For me, the highlight of the ISWC / UbiComp conference was exhibiting my Baroesque Barometric Skirt in the ISWC Design Exhibition and conference reception. This year the ISWC Design Exhibition was held at the Experience Music Project Museum (EMP) in Seattle, which is an amazing venue with a three-storey screen on which videos of our work were shown and also houses a permanent exhibition dedicated to pop culture and music. Because I took so many photos (and made a video) I’m giving the event it’s own page so that it doesn’t take over my main ISWC blog post! This year I didn’t meet all the other exhibitors during the Design Exhibition set up, so I can’t do a full report on all the exhibits, but a full list of the Functional and Aesthetic wearables can be found on the ISWC program (Tues: EMP Reception/Design Exhibition link).
ISWC 2014 is my third year of being honoured to have my responsive and emotive wearable tech work accepted by the Design Exhibition jury: in 2012 I had three wearables accepted for ISWC held at Newcastle University, UK, and last year in 2013, my EEG Visualising Pendant was accepted for exhibiting at ISWC at ETH Zurich, Switzerland.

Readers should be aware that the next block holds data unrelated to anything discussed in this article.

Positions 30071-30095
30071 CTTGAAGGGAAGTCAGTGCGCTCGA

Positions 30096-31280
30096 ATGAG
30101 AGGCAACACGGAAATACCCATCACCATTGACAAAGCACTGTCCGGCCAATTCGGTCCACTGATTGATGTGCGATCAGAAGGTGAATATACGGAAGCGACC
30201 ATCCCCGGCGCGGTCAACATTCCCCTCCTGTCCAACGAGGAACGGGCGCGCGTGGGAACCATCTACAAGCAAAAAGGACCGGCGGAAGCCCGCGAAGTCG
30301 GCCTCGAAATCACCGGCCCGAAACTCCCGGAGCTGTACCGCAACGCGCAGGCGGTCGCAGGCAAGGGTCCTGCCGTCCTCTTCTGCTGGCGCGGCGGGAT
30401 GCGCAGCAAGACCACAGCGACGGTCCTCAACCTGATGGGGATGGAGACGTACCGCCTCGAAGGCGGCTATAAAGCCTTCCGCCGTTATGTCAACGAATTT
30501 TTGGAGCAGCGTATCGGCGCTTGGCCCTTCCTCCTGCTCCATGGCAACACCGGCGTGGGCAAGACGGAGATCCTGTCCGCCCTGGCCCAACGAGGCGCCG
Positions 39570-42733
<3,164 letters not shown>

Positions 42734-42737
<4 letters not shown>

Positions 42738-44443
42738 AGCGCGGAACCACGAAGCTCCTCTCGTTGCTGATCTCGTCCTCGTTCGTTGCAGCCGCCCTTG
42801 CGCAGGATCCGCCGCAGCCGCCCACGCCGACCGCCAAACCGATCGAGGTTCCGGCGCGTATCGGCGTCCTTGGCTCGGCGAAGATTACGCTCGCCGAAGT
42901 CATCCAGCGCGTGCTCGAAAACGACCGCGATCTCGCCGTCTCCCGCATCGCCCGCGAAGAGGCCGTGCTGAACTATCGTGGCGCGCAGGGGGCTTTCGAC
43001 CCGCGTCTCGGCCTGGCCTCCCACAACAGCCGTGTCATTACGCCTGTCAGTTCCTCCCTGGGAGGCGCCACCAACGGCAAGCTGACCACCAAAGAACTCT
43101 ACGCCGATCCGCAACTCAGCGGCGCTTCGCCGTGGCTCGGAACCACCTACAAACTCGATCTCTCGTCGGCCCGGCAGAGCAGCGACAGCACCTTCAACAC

This year I was extremely happy to take my Baroesque Barometric Skirt to ISWC Seattle to exhibit. The skirt visualises data in the form of four independent RGB LED strips from four sensors, three of them are environmental and are: ambient temperature, pressure and altitude, the forth is a temperature sensor that sits on the inside of the skirt and pulls in the wearer’s body temperature. My motivation for creating the skirt is that I am interested in how we can display our physiological data alongside that of the environment or ‘bigger picture’ of elements that we are surrounded by. The skirt changes visually as the wearer moves around environments and also as the body reacts to its present situation. This garment-device starts a conversation around the connections between the environmental and physiological data of the wearer. The Baroesque Barometric skirt contributes a new way of sensing and presenting environmental and physiological data together. My paper on the skirt can be found in the conference proceedings and is available here or via ACM, but if you have any problems you can get a copy from me.
Many thanks to Design Exhibition Chair Troy Nachtigall for heroic work on organising the whole shebang from submissions to the show at the amazing EMP Museum, which looked stunning and also to the jury: Maggie Orth, Rosa Asteway, Zoe Romano and Meg Grant and not forgetting the ISWC volunteers.
A selection of images of wearables from the Design Exhibition: